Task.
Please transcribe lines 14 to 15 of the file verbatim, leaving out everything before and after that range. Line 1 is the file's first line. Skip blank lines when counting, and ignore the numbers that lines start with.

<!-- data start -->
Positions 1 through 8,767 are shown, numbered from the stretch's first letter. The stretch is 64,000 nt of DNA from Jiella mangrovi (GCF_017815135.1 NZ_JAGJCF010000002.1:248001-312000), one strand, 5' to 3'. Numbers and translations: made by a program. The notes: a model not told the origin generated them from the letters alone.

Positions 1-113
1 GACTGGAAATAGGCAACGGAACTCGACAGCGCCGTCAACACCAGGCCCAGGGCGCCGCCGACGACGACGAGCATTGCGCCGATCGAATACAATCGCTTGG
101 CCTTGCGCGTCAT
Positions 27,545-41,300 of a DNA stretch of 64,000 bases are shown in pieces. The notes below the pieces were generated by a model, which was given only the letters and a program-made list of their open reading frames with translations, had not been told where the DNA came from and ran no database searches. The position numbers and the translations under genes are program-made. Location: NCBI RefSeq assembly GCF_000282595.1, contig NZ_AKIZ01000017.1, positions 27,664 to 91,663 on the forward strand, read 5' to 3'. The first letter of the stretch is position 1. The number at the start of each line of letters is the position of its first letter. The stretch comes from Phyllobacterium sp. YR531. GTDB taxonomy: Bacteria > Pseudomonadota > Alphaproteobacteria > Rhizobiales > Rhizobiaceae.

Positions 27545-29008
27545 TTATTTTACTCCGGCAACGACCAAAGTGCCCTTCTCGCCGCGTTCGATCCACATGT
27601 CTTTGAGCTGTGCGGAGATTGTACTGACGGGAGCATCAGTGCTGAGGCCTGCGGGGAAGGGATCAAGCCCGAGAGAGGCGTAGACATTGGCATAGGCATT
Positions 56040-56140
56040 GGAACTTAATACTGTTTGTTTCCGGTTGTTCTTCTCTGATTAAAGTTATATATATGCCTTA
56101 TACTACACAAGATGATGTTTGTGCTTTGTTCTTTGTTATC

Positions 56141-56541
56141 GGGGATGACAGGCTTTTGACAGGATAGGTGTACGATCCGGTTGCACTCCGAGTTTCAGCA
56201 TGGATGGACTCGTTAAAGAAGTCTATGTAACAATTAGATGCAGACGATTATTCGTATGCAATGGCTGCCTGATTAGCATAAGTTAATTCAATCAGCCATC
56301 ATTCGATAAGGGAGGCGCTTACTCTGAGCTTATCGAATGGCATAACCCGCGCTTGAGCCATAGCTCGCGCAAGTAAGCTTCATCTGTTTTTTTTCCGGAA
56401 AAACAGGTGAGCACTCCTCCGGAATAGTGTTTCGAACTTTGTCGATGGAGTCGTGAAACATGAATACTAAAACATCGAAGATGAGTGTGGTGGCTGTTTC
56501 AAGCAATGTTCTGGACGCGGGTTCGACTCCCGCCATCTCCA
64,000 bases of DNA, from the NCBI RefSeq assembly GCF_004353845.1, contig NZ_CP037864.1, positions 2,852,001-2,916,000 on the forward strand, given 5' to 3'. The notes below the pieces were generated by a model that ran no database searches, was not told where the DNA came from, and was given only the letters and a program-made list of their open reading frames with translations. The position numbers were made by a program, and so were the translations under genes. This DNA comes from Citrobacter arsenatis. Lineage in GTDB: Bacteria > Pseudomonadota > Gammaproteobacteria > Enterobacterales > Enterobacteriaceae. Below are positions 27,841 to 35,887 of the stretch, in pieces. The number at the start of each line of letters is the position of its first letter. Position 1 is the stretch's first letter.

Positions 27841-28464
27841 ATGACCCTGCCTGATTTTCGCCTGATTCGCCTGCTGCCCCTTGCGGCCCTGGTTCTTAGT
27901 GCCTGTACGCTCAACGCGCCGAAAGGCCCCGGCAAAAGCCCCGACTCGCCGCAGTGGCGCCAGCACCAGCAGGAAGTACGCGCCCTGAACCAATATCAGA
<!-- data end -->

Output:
56201 TGGATGGACTCGTTAAAGAAGTCTATGTAACAATTAGATGCAGACGATTATTCGTATGCAATGGCTGCCTGATTAGCATAAGTTAATTCAATCAGCCATC
56301 ATTCGATAAGGGAGGCGCTTACTCTGAGCTTATCGAATGGCATAACCCGCGCTTGAGCCATAGCTCGCGCAAGTAAGCTTCATCTGTTTTTTTTCCGGAA